The men who participated in the above battles, from all services, are the reason I could choose which branch of service to join.  They are the reason I can hillbilly it up right now, which amounts to drinking beer and watching the CMT Music Awards on TV.

Now for what tears it.  We receive a monthly calendar from our apartment complex that highlights “important” or noteworthy dates in history.  There is no mention of D-Day.  It talks about The Globe in England, the original Stars and Stripes, a roller coaster in Coney Island, Ford’s first auto, and a bunch of other historical shenanigans and drivel, i.e the founding of CNN.  I guess the moonbats running this place don’t want us to remember the sound trouncing thier ideas took in the ’40s.

Today marks the anniversary of one of the most well known battles in history.  If you are an American, it is your duty to remember.  That is all.  Fall out, and carry out the plan of the day.

Man your ship and bring her to life

My ship has been receiving the nautical equivalent of a high mileage tune-up.  Many major systems had been shut down for safety.  We have started bringing everything back online and it has been a pain. For the last 5 days, we have been working late.  A lot of water pipes ruptured when we pressed the systems up to check for leaks.  Apparently, breakers don’t like large volumes of water being sprayed on them.  I had duty for that one.  In this kind of situation, when the alarm goes off, the emergency party is all a-holes and elbows geting to their appointed place.  I called that one early in the AM at roll call.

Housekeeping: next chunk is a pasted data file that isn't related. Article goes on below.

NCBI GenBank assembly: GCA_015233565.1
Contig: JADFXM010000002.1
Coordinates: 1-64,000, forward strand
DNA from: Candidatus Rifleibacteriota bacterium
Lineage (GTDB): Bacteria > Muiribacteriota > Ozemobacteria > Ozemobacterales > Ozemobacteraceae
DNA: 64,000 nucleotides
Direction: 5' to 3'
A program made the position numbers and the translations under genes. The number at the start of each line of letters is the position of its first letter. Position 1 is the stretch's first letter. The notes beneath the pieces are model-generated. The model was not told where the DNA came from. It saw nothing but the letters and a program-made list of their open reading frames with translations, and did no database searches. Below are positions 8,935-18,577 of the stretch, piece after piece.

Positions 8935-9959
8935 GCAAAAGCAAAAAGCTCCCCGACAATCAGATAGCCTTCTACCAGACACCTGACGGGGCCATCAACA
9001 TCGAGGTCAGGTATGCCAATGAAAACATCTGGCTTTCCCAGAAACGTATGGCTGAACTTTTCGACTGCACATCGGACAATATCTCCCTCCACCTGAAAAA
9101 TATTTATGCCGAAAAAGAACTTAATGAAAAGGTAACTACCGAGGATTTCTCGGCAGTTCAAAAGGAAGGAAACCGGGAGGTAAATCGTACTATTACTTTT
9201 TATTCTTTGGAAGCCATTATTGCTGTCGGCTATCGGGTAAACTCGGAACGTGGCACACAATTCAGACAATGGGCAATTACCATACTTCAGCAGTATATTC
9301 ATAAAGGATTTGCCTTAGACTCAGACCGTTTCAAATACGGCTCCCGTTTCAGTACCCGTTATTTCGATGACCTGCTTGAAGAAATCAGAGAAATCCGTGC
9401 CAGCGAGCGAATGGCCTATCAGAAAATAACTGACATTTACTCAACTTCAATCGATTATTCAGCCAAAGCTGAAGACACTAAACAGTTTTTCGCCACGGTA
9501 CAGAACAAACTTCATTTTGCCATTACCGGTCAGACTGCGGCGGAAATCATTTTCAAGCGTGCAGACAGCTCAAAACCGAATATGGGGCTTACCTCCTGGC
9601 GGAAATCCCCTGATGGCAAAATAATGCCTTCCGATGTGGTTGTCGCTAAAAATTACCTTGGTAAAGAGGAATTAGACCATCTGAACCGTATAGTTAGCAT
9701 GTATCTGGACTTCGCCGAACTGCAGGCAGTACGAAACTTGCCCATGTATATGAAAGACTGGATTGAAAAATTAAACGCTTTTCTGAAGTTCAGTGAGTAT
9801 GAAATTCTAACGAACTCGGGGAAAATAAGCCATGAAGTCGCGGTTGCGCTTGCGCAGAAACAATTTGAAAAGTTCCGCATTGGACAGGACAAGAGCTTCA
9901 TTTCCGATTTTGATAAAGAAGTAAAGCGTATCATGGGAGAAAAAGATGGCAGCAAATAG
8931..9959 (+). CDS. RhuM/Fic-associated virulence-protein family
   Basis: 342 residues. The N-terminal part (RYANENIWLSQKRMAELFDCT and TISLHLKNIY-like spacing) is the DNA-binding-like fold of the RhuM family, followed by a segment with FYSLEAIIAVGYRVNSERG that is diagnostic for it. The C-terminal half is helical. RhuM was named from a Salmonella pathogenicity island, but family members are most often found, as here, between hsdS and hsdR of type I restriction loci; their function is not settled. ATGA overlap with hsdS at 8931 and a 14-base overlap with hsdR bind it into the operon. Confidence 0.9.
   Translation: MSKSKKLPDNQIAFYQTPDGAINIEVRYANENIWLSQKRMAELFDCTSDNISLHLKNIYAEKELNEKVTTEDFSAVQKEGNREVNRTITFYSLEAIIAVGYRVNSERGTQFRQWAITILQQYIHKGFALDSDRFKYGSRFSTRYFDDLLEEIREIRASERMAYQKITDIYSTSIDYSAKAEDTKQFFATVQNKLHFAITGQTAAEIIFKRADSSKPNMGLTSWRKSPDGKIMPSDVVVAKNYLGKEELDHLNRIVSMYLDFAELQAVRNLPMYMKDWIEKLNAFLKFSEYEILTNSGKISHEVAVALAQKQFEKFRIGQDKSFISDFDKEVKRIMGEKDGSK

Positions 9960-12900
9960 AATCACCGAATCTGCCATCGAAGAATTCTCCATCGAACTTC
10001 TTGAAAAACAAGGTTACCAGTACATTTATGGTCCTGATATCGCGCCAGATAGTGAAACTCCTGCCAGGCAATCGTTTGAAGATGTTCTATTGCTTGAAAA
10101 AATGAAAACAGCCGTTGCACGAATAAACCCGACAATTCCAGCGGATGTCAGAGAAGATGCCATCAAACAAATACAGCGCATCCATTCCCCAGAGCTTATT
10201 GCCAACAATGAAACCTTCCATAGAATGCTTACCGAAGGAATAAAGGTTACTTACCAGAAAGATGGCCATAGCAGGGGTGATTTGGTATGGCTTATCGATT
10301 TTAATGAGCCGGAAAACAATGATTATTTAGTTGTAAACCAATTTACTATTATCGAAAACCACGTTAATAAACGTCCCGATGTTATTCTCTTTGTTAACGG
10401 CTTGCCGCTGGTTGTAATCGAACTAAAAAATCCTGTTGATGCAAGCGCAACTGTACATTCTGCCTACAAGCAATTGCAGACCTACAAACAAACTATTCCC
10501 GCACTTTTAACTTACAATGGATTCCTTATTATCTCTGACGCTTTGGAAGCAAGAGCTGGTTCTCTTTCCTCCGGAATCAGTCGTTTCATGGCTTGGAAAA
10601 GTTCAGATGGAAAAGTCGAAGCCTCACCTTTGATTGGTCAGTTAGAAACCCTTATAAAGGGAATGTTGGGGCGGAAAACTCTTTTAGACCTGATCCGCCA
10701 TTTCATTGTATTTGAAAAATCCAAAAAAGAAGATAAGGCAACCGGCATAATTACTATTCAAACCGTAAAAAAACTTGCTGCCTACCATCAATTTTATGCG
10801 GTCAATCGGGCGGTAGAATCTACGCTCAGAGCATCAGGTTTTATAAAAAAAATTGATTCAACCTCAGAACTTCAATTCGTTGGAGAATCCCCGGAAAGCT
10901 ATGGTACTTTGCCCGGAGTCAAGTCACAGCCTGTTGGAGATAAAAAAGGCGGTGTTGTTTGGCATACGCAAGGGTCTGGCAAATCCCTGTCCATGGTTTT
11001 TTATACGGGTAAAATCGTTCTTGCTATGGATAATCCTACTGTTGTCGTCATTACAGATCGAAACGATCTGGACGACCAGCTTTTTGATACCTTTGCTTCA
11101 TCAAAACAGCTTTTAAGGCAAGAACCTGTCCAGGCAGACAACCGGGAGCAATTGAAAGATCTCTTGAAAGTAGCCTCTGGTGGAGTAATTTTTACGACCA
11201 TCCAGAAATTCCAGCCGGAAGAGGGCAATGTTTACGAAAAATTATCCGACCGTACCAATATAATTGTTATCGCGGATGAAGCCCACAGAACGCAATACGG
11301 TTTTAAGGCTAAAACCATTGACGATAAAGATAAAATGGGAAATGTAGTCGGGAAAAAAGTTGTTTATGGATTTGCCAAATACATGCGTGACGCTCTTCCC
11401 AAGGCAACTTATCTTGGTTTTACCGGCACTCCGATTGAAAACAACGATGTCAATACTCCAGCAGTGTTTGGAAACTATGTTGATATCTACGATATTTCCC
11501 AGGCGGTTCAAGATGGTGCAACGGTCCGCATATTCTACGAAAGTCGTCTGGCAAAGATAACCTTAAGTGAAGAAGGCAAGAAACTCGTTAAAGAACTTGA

“If you are on the Inport Emergency Team, expect problems and don’t go far.  We are bringing firemain back up today.”

I spoke those words first thing in the morning.  The water rupture happened shortly after lunch.

My shop owns four tanks and two major systems.  Several sensors had rusted toward stuck and needed freed.  We found an old way.  When one of the Engineman saw the contents of my tool bag, I think he grimaced.  It contained a pipe wrench, a cheater bar, and a big friendly mallet.

To summarize, we have been hammering stuck sensors free, activating major systems and cleaning up the mess that results when you bring big equipment out of lay-up.